Lysenko retained control of Soviet biology well into the 1960s, essentially holding the progress of Russian science in that area to pre-WWII levels. Of course, the rest of the world progressed while in Russia countless lives were ruined, economic opportunities were lost, and huge setbacks in science education afflicted a country in which ideology reigned supreme over reality.
This, I submit, is what would happen in the United States if Johnson and his buddies succeed in implementing the Wedge strategy. It will not be the end of the world, and not even the end of science. There will be a brain drain of scientists and educators (and probably artists) toward more fertile intellectual grounds in other countries, and the good ol' US of A will be left behind and will eventually have to struggle to catch up over a period of decades (unpleasant as it may be, reality does have a way of reminding people of the practical limits of their fantasies). Meanwhile, we will experience the same kind of waste of human potential and economic resources that cursed the USSR under Stalin and Lysenko.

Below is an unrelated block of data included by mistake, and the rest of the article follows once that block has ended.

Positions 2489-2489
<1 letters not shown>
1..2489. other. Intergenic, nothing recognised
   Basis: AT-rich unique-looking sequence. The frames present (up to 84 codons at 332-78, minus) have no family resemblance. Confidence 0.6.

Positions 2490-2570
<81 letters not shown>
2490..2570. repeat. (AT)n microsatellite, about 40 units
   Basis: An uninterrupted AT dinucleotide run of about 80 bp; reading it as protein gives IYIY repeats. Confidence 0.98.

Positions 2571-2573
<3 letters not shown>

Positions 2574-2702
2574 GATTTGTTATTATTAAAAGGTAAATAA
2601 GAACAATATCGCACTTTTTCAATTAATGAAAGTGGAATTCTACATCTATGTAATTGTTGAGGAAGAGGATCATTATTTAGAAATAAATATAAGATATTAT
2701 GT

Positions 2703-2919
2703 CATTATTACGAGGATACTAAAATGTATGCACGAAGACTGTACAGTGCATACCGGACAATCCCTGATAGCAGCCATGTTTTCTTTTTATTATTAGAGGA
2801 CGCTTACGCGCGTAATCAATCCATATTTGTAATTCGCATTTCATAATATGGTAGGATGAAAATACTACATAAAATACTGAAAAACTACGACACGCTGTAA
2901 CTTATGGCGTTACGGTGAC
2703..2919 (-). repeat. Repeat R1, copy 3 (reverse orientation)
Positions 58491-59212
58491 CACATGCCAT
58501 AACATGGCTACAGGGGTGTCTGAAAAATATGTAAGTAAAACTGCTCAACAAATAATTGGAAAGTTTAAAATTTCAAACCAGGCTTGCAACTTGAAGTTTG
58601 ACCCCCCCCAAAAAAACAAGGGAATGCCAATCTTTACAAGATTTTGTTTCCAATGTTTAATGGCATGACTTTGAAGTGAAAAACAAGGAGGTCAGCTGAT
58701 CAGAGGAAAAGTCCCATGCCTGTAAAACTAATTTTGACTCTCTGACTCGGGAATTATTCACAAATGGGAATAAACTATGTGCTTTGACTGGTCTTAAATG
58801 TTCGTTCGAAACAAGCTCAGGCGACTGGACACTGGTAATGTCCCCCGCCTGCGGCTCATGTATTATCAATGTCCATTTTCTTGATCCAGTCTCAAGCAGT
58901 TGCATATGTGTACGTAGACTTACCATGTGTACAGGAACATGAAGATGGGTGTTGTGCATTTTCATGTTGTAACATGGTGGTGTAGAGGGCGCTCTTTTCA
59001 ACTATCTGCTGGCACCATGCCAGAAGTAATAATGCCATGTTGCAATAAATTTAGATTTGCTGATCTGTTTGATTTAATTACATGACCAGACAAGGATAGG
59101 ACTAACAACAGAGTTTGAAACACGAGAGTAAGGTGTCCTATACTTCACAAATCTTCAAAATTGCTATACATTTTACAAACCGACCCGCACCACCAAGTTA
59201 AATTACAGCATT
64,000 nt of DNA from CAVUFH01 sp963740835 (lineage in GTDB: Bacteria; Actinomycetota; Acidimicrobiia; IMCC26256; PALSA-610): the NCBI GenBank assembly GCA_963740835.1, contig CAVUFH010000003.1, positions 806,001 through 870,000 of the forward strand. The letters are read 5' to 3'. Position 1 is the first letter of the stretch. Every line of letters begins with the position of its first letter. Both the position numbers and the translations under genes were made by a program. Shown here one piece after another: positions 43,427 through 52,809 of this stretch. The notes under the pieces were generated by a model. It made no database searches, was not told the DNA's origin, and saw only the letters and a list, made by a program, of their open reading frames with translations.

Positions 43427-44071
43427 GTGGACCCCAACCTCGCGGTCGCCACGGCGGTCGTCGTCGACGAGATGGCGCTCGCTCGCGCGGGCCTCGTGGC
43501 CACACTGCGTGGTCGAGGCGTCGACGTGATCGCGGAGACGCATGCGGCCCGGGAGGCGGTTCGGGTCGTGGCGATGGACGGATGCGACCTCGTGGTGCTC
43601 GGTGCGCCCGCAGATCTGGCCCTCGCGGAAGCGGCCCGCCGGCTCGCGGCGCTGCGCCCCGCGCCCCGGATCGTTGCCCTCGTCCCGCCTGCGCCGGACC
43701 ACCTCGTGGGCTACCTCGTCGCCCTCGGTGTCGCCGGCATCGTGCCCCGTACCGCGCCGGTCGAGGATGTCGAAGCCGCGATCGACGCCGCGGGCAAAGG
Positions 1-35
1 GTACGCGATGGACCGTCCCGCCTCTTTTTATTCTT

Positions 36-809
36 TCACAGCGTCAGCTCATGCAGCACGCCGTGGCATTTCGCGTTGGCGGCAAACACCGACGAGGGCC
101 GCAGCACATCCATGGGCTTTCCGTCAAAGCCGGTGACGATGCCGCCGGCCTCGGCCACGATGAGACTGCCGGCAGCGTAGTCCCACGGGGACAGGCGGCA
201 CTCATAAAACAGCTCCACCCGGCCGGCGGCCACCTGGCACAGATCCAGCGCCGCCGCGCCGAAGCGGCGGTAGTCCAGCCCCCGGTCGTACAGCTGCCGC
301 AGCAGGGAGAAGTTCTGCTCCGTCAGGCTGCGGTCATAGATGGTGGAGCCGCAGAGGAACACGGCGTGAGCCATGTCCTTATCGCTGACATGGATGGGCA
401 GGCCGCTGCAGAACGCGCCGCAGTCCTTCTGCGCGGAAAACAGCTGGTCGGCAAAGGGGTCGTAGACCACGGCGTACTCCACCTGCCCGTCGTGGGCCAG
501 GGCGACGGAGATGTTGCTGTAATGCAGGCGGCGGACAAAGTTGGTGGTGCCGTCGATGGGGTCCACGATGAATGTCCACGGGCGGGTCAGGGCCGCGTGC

It is somewhat amusing to ponder the symmetry between the two cases: communist and atheist ideology for Lysenko, religious and conservative for Johnson. The real danger does not seem to be either religion or atheism, but blind commitment to an a priori view of the world that ignores how things really are. In fact, if I believed in conspiracy theories, I would be tempted to suggest that the Wedge strategy is a communist plot to have the West experience the same kind of tragedy that the East went through and level the playing field. But I am too busy attempting to insure the failure of Johnson's dangerous campaign to idly speculate on whose orders he may be following. For all I know he could be a lonely evil genius acting directly on the Devil's orders.